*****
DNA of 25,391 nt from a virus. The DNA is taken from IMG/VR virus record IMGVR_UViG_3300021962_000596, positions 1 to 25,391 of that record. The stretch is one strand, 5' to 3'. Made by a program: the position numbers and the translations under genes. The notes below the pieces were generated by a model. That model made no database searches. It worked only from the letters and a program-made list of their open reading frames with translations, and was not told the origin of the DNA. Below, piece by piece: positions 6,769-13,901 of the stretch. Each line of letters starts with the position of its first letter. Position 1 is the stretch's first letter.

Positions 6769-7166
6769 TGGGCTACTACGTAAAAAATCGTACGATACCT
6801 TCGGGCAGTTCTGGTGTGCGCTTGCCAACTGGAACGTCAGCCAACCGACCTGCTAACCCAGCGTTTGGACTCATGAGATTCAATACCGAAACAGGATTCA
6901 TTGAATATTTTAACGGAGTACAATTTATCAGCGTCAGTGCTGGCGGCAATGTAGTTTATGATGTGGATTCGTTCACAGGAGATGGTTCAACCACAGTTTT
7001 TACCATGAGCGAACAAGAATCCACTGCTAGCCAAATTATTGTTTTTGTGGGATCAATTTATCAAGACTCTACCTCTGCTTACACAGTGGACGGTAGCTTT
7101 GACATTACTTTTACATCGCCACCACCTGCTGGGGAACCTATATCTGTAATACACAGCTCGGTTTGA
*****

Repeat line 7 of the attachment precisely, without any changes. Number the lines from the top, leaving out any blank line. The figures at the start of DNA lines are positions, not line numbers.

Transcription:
7101 GACATTACTTTTACATCGCCACCACCTGCTGGGGAACCTATATCTGTAATACACAGCTCGGTTTGA